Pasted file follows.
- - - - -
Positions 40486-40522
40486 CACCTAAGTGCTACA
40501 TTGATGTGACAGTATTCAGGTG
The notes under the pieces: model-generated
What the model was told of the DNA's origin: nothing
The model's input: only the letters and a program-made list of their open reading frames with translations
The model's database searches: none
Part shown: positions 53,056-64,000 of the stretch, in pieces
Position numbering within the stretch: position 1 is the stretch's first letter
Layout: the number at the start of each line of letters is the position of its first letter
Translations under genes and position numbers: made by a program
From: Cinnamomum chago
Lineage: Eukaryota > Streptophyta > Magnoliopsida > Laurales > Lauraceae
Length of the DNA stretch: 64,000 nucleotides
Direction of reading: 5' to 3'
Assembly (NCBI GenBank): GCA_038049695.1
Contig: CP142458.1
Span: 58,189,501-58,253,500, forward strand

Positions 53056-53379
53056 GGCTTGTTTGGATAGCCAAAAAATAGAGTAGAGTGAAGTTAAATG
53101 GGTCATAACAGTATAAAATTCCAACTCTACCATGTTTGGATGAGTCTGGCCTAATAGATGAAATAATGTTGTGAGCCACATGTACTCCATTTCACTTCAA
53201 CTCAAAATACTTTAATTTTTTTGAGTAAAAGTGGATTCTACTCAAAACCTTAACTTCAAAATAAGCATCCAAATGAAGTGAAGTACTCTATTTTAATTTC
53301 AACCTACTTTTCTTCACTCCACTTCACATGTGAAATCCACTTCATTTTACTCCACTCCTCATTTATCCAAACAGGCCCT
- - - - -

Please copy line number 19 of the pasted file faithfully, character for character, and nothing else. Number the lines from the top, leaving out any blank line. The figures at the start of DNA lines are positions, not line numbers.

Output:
Positions 53056-53379